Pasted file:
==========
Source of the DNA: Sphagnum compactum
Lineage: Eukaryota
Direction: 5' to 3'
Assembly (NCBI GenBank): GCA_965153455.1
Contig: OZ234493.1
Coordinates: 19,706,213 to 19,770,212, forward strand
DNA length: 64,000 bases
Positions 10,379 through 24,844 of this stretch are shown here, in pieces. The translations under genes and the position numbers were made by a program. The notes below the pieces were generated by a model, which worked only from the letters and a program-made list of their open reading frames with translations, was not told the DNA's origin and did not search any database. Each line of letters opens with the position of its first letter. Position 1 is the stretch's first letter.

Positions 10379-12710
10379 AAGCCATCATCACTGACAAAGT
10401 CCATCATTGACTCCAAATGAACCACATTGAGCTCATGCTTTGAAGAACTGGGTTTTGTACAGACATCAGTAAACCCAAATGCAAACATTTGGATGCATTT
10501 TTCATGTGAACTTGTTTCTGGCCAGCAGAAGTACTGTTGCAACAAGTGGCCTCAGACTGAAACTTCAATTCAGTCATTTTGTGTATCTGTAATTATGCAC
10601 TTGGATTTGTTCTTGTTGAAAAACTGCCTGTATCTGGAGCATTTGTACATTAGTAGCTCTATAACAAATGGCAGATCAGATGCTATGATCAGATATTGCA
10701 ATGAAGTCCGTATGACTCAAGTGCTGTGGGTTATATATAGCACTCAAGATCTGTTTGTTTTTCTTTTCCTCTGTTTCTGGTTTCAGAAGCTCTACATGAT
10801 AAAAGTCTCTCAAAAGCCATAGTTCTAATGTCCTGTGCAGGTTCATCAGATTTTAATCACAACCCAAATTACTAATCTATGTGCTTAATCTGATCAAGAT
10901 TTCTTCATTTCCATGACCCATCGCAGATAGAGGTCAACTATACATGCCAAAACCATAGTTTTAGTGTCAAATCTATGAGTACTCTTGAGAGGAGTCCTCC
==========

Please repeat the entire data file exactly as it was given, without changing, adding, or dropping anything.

Source of the DNA: Sphagnum compactum
Lineage: Eukaryota
Direction: 5' to 3'
Assembly (NCBI GenBank): GCA_965153455.1
Contig: OZ234493.1
Coordinates: 19,706,213 to 19,770,212, forward strand
DNA length: 64,000 bases
Positions 10,379 through 24,844 of this stretch are shown here, in pieces. The translations under genes and the position numbers were made by a program. The notes below the pieces were generated by a model, which worked only from the letters and a program-made list of their open reading frames with translations, was not told the DNA's origin and did not search any database. Each line of letters opens with the position of its first letter. Position 1 is the stretch's first letter.

Positions 10379-12710
10379 AAGCCATCATCACTGACAAAGT
10401 CCATCATTGACTCCAAATGAACCACATTGAGCTCATGCTTTGAAGAACTGGGTTTTGTACAGACATCAGTAAACCCAAATGCAAACATTTGGATGCATTT
10501 TTCATGTGAACTTGTTTCTGGCCAGCAGAAGTACTGTTGCAACAAGTGGCCTCAGACTGAAACTTCAATTCAGTCATTTTGTGTATCTGTAATTATGCAC
10601 TTGGATTTGTTCTTGTTGAAAAACTGCCTGTATCTGGAGCATTTGTACATTAGTAGCTCTATAACAAATGGCAGATCAGATGCTATGATCAGATATTGCA
10701 ATGAAGTCCGTATGACTCAAGTGCTGTGGGTTATATATAGCACTCAAGATCTGTTTGTTTTTCTTTTCCTCTGTTTCTGGTTTCAGAAGCTCTACATGAT
10801 AAAAGTCTCTCAAAAGCCATAGTTCTAATGTCCTGTGCAGGTTCATCAGATTTTAATCACAACCCAAATTACTAATCTATGTGCTTAATCTGATCAAGAT
10901 TTCTTCATTTCCATGACCCATCGCAGATAGAGGTCAACTATACATGCCAAAACCATAGTTTTAGTGTCAAATCTATGAGTACTCTTGAGAGGAGTCCTCC